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FNM deputy calls on govt to do more to fight illegal immigration

Free National Movement (FNM) Deputy Leader Shanendon Cartwright yesterday called on the government to aggressively address illegal immigration in The Bahamas.

“This is not a question of xenophobia as we all recognize that legal immigrants, particularly those from our sister Caribbean countries, have played a vital role in helping to build our nation,” said Cartwright in a statement.

“This is a question of ensuring a long-term sustainable future for the Bahamian people who have an unalienable right and privilege to expect that their patronage be secured and their interest to be prioritized in their own country.”

Cartwright pointed to the burial on Saturday of nine women and an infant, who were victims of a human smuggling tragedy off Nassau on July 24.

The infant’s mother was pregnant with him at the time of the incident, but he was removed from her womb by authorities after her body was retrieved, and was placed in her coffin.

Eight other deceased victims were claimed by their families.

Cartwright also pointed to comments made by South and Central Abaco MP John Pinder, who told The Nassau Guardian last month the shantytown problem is worsening on Abaco and there is a growing national security risk.

“What is clear to any objective observer is that illegal Haitian migration continues to escalate due to the deteriorating conditions in Haiti, and the current administration does not have a clear plan to address it,” he said.

“For decades, we have been severely challenged to address the illegal immigration crises in the Commonwealth of The Bahamas including the related issue of land access and land occupation. Bahamians I speak to every day are rightly concerned about the situation.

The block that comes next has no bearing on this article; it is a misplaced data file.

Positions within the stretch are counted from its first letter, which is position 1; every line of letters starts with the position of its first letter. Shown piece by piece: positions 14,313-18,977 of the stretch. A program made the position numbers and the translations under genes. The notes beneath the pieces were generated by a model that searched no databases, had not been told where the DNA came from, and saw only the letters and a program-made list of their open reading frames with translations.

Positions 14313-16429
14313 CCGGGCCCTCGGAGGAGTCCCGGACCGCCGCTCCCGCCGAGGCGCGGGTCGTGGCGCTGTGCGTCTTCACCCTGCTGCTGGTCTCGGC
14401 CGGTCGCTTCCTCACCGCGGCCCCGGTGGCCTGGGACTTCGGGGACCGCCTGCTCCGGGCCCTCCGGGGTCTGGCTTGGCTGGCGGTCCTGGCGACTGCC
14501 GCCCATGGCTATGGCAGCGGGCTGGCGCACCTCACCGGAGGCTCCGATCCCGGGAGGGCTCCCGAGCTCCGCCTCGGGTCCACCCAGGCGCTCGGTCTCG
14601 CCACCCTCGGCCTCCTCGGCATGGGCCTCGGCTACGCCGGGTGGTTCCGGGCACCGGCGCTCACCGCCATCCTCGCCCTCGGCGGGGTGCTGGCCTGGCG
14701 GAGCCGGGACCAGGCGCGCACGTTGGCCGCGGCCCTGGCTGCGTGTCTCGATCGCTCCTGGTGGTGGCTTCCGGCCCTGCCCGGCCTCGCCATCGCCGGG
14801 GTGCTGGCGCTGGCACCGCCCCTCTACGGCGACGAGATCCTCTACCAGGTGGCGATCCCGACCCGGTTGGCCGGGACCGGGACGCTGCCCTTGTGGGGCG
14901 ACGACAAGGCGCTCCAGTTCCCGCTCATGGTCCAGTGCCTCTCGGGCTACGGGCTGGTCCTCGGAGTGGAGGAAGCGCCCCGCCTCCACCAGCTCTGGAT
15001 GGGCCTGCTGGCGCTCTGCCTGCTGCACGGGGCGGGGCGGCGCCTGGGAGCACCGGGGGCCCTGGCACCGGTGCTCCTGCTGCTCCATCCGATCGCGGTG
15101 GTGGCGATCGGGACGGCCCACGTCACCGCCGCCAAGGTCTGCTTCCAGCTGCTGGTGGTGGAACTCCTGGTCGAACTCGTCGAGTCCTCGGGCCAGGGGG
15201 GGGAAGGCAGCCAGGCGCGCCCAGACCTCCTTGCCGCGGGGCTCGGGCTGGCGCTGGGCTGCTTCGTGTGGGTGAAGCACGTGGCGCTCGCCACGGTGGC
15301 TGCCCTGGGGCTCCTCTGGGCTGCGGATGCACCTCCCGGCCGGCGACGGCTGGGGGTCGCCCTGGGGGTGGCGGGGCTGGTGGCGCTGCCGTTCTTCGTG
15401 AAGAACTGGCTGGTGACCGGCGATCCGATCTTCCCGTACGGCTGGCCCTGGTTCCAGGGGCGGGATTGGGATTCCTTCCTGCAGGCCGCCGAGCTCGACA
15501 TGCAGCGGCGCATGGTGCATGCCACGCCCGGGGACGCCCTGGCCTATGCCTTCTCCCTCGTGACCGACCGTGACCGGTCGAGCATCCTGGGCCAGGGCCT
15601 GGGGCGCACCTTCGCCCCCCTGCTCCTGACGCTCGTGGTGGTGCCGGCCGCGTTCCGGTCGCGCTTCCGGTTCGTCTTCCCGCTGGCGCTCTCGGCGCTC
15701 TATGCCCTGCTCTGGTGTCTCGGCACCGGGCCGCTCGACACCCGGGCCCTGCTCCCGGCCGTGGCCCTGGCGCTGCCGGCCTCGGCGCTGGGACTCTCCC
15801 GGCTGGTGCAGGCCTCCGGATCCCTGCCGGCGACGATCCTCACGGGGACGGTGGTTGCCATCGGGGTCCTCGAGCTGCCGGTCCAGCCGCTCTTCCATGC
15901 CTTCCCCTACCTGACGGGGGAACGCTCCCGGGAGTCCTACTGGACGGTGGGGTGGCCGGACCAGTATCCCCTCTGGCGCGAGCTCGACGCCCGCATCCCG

“We often hear concerns about illegal Haitian migration dismissed as xenophobia or hatred.

“But I am hearing a growing chorus of fear about Bahamians being left to fend for themselves as far as economic opportunities and housing in their own country.”

Cartwright added, “For many people, there is a basic sense of unfair competition in The Bahamas for those who play by the rules. I do not pretend there are easy or immediate solutions to the problem. But we must all acknowledge it is a problem.”

Cartwright said the FNM is not seeking to diminish anyone of Haitian descent or dismiss their many contributions to the country.

“What we are saying is that the government must get more serious about enforcing our immigration laws,” he said.

“That a government MP can pinpoint an entire community of illegal migrants that the government has left undisturbed is scandalous.

“That the Department of Immigration has not yet been compelled to act is baffling.

“We are all aware that the shantytown issue on Abaco is before the courts, but there are apparently many other laws being violated that do not pertain to the buildings in those communities.”

Cartwright said there is clearly Bahamian complicity in employing and housing illegal migrants.

“To that effect, the government must get serious about enforcing our labor laws,” he added.

“If illegal migrants were not so easily able to find work with Bahamian employers, the flow of illegal migration would slow.”

The FNM deputy said Bahamians are not satisfied that enough is being done.

“The government must act or the situation will only get worse,” he said.

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